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Bits for input, fonts for output

I agree with Fahlman's message, that neither keystrokes nor fonts & presentation
is what we normally want internally in strings. I'd like to go further.
For the most part, what you want in strings is similar to what you want
in PNAMEs. Do you really want the name of some function to be [First character
plain vanilla "F", second character plain vanilla "O", third character
HYPER-META-"O"?] so that you can't access that function without somehow
getting HYPER-META-"O" actually into LISP rather than escaping to some
user-interface side-effect such as inserting ten blank lines in the
current window? Do you really want the name of some function to be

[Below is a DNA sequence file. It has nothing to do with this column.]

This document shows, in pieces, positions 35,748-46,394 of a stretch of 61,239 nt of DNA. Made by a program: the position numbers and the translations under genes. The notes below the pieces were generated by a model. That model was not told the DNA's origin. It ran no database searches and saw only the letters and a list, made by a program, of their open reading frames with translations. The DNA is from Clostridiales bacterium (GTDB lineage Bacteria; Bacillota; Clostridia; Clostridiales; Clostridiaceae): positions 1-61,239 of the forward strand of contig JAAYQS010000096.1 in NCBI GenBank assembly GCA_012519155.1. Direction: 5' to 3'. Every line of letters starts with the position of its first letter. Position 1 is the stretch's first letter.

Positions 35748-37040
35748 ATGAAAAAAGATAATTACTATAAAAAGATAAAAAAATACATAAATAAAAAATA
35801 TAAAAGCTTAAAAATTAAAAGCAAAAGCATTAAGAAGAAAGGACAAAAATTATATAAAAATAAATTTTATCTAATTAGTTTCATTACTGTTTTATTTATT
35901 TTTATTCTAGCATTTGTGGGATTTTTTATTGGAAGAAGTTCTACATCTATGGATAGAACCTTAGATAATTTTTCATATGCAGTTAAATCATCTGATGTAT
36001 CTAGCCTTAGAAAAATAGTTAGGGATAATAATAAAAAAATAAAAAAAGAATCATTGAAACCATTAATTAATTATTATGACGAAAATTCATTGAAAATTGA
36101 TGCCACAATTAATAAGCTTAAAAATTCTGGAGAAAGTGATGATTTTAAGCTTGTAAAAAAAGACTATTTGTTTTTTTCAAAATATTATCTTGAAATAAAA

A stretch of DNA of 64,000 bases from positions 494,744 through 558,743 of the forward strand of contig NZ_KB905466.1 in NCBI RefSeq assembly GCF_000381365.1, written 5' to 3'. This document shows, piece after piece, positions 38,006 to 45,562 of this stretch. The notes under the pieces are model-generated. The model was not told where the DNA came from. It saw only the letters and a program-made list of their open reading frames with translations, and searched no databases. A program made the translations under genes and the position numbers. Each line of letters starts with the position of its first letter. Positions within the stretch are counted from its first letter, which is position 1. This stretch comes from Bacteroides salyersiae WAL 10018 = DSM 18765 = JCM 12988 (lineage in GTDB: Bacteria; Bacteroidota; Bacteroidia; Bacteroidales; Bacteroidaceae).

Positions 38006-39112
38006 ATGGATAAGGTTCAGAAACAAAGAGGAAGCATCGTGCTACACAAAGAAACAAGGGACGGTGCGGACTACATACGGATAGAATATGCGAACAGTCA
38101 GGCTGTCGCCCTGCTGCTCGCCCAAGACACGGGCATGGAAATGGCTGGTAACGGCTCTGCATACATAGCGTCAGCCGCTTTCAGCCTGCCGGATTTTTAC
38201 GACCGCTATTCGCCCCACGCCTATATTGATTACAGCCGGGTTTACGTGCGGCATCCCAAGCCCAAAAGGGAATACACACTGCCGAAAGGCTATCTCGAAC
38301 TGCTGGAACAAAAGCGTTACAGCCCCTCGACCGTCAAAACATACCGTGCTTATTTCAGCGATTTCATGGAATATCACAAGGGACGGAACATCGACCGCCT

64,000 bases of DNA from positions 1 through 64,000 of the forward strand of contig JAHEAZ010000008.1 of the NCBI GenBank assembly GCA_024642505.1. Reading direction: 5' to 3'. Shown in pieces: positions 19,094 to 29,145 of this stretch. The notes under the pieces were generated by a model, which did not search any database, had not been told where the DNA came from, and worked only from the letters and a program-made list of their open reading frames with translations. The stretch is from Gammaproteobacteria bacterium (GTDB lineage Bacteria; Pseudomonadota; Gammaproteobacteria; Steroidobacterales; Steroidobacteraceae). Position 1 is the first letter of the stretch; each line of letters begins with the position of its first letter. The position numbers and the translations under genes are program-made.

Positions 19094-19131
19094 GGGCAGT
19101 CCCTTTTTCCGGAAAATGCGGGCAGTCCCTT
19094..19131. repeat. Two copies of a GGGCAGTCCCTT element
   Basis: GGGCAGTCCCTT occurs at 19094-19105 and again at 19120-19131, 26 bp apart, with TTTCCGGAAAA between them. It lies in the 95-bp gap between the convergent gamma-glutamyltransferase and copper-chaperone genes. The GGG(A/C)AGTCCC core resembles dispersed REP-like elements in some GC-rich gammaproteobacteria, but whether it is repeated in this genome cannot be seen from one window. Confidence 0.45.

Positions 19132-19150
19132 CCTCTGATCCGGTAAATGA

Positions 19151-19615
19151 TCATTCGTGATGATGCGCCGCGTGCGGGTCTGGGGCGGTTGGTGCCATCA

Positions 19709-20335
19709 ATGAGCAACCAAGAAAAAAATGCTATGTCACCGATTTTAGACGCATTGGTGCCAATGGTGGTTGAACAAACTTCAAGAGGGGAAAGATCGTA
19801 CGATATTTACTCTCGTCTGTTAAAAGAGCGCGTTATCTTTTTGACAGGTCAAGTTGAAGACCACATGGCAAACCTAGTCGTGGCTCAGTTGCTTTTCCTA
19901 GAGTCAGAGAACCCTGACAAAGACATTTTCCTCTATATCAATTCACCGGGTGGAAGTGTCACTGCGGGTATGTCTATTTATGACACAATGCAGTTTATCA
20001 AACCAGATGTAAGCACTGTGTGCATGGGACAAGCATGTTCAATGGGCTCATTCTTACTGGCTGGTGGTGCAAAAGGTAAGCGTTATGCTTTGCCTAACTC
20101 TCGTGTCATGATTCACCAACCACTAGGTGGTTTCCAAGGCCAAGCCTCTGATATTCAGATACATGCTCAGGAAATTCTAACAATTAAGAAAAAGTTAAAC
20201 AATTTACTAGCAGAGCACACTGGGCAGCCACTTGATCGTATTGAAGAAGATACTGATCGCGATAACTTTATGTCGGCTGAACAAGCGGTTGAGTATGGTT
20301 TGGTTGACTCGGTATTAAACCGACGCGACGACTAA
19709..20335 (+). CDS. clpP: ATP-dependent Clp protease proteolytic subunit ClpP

"FOO" in the Bodini font, so you have in that font or you can't access
that function? True there are some plain vanilla characters you hardly
ever want in the PNAME of an identifier/symbol, but in general you should
be able to do INTERN or STRING2ID or whatever on an arbitrary string of
whatever you consider legal characters. Any information that isn't
reasonable for coercing into a PNAME shouldn't be considered a normal part
of strings either. Use extended strings (fat strings or whatever) for
all that other cruft.

Re the Japanese person who wants to include kanji etc. in PNAMEs of symbols
(names of functions and variables mostly), I agree. Get rid of fonts
and bit attributes in PNAMEs, but allow an implementation to have fat
characters in vanilla strings and PNAMEs. -- One problem, how do you
exchange programs between ASCII-only implementations and KANJI implementations?
I don't know the answer. It may be that we can't adapt CL to handle kanji
in the right way (portably) without adding gross overhead to the ASCII-only
implementations. It may simply not be reasonable to extend CL to handle
kanji in a portable way, thus we may relegate kanji to an extension
rather than to portable CLtL. Anybody have any workable solutions??
Or should we punt on kanji this year?